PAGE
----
New Quebecers take on 250-kilometre bike ride to promote inclusion, living together
Group will stop at 6 schools to talk to students about experiences as newcomers
Before Teddy Segor Ingabire first came to Quebec last April, he had never seen snowflakes.
"I love it," he said. "I've wanted for a long time to see snow so I adore it. But it's very cold."
Less than a year after his arrival, the 18-year-old from Burundi is donning a tuque and scarf as he excitedly prepares for another first.
Ingabire is embarking on a 250-kilometre bike ride from Montreal to Quebec City during his first winter in the province.
The journey brings together a mix of young immigrants and refugees for a five-day trip. It was organized by Motivaction Jeunesse in hopes of promoting integration and inclusion.
"It's like we're ambassadors for our countries," said Ingabire.
Virginie Leblanc, who is leading the trip, has been preparing the group of youths, aged 14-21, with physical and mental training.
While she expects bad weather and some surprises along the way, she said the long trip through difficult conditions represents the challenges new Quebecers experience.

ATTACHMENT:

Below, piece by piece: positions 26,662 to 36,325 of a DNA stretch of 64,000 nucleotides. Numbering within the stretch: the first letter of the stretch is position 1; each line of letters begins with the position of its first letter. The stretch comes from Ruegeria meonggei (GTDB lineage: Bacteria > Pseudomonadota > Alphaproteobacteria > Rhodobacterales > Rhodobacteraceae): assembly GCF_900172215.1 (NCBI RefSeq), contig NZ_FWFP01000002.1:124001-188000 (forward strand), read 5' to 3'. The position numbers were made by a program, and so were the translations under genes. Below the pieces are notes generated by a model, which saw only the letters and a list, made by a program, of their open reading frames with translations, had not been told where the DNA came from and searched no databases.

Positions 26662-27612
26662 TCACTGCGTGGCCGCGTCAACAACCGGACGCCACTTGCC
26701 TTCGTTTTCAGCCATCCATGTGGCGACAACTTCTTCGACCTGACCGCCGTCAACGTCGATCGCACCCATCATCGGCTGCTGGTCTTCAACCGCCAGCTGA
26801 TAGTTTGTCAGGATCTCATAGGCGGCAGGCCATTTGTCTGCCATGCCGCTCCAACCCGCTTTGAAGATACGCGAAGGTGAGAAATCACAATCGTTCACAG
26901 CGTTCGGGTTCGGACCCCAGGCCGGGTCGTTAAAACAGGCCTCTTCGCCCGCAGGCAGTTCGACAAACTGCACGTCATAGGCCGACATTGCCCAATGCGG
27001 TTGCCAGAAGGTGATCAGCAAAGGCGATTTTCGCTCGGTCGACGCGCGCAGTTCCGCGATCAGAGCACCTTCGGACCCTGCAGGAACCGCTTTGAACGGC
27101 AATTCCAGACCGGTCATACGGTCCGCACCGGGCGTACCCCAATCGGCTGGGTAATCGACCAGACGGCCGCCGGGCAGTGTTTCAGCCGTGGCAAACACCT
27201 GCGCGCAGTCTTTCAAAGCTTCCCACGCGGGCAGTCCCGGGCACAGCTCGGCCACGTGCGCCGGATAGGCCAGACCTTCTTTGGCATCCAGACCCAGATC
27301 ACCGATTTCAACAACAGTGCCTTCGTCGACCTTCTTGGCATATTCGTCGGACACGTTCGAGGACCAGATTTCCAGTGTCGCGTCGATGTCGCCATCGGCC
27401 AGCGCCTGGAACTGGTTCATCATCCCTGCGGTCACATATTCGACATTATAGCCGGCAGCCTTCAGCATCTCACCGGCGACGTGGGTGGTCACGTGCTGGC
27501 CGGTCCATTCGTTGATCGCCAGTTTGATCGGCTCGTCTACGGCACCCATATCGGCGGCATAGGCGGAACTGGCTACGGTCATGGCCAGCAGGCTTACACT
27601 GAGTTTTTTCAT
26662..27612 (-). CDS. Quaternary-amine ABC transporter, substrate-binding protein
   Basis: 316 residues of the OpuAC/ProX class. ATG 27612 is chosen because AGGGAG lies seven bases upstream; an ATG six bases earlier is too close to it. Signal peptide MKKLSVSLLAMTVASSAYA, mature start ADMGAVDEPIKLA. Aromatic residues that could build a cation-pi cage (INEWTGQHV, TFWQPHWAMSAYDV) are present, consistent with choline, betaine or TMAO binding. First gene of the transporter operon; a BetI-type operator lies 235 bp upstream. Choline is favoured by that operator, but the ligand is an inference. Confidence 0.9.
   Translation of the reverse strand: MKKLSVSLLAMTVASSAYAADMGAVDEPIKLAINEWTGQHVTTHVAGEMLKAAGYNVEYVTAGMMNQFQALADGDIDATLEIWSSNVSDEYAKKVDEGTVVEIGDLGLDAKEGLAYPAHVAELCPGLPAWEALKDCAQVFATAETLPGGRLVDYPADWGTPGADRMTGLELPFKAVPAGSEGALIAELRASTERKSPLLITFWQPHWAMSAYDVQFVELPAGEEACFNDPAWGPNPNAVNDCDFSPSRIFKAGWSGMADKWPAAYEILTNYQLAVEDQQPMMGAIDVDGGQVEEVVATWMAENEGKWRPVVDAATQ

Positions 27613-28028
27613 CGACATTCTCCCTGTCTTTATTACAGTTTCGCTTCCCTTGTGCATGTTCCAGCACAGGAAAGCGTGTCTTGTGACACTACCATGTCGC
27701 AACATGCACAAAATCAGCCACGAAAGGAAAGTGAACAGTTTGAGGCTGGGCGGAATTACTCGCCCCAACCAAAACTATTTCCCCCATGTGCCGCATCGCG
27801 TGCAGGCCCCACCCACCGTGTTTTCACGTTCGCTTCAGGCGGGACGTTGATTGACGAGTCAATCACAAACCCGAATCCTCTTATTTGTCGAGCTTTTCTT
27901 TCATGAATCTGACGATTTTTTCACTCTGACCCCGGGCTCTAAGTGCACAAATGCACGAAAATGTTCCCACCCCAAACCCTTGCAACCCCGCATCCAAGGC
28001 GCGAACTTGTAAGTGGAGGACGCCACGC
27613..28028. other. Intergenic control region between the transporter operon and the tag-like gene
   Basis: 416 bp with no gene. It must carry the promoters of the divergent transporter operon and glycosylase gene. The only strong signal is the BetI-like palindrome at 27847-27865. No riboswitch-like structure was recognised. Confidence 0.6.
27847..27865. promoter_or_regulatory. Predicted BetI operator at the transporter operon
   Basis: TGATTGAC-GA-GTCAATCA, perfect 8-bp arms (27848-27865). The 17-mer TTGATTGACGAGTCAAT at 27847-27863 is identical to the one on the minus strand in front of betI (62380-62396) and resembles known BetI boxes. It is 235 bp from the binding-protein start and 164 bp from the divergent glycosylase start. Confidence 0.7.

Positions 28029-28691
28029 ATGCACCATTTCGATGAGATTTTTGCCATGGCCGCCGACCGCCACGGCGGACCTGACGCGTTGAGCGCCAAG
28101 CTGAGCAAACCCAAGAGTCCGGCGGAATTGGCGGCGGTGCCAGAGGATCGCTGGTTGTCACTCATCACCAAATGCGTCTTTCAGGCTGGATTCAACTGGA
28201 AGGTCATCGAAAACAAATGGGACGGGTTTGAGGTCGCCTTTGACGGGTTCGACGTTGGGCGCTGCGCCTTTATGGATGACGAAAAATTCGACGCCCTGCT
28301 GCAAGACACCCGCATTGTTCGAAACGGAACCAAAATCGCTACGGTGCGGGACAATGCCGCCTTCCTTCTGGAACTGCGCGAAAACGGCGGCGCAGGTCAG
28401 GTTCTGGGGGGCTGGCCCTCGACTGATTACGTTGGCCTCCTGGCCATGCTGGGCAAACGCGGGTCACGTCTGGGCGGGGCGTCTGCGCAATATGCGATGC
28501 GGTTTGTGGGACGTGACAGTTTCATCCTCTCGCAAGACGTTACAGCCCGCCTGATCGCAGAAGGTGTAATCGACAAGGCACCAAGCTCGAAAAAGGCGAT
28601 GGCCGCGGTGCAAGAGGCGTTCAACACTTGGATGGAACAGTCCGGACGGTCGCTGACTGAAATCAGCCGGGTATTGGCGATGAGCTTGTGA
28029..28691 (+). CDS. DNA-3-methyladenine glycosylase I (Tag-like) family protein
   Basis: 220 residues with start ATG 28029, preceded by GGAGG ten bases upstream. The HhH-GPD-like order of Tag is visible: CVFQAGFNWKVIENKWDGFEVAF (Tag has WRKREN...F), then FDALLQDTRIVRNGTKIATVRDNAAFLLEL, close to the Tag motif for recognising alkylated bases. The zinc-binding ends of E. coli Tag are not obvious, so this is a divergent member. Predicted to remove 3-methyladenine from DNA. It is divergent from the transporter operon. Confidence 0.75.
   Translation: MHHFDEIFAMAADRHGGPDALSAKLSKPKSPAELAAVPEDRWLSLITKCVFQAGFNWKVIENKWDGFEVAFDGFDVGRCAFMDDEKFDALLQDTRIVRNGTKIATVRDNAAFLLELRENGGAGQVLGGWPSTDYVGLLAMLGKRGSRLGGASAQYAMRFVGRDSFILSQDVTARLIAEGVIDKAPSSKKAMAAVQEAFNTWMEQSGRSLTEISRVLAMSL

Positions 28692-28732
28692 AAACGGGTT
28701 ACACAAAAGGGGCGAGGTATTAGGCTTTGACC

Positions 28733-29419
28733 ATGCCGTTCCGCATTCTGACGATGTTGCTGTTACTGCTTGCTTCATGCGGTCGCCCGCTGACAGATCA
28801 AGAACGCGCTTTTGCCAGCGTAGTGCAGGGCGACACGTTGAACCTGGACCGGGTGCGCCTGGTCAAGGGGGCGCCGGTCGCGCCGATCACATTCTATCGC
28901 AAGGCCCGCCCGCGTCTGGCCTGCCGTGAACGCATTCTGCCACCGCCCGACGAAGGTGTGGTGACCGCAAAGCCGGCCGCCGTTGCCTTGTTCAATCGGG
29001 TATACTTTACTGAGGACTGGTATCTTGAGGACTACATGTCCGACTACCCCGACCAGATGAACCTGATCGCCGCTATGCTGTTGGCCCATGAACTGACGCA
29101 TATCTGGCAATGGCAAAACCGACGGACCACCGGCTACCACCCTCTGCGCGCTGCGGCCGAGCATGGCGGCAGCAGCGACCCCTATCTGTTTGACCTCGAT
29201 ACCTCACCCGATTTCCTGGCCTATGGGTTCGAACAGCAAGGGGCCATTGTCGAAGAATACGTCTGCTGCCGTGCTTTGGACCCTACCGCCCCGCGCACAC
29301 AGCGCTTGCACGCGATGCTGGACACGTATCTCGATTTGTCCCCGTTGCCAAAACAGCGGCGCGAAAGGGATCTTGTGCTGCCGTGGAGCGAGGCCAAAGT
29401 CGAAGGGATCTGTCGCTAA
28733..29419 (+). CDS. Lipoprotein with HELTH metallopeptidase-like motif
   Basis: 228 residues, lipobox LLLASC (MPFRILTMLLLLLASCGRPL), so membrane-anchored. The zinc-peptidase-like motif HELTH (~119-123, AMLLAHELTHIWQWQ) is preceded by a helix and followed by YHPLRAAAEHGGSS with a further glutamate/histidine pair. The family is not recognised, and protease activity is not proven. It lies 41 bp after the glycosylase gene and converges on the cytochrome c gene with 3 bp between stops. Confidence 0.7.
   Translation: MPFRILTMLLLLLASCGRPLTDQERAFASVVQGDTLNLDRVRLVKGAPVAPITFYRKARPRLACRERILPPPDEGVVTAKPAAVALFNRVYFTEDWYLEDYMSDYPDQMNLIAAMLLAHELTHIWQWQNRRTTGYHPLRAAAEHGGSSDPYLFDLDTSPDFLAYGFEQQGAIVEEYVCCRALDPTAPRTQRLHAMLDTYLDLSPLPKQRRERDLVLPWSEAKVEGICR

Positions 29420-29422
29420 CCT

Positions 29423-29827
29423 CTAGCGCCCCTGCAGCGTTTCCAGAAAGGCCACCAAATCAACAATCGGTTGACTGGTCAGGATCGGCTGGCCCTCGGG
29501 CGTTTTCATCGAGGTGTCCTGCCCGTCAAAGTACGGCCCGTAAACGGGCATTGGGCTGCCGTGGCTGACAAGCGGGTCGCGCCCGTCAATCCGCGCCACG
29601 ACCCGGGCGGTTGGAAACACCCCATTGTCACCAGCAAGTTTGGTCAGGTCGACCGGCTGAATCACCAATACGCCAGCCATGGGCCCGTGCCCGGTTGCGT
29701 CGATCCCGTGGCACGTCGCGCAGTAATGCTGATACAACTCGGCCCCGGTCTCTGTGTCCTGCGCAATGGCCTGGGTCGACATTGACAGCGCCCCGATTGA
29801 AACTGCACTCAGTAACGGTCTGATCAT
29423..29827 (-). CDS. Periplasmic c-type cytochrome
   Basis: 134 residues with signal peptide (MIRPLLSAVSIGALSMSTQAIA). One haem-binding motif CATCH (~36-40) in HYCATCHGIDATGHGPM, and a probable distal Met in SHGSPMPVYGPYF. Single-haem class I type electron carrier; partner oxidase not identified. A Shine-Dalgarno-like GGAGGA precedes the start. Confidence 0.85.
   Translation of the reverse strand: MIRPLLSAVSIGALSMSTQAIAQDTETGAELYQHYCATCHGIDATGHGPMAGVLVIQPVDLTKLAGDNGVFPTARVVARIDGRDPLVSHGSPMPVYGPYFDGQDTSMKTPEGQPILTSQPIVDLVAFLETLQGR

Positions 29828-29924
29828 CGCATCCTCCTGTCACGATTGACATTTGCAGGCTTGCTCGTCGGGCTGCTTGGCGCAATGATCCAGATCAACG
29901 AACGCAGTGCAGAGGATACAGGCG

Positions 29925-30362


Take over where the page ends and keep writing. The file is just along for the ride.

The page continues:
"It's a little bit of a comparison with all that immigrants have to do when they change countries," she said. "They arrive and they have challenges."
"It's not always easy."
'We can live together'
It's a challenge that Mohd Ayub Bin Mohd Farid, 21, is ready to take on. He moved to Canada from Malaysia two years ago.
While he is nervous about what the trip holds, Farid knows he's ready to embrace the winter weather.
"You need to fight what you're scared of," he said. "You need to think positive."
"We want to talk about inclusion, integration and the dreams of our students and how it is possible to live together," said Leblanc.
Motivaction Jeunesse will also post updates on the trip through social media all week long.
By the time the group reaches Quebec City, they hope more people will think about the importance of welcoming to newcomers.
"We're from every nationality around the world," said Fraid. "We can live together, we can do an objective together — and also, we can do something impossible to become possible."
With files from Matt D'Amours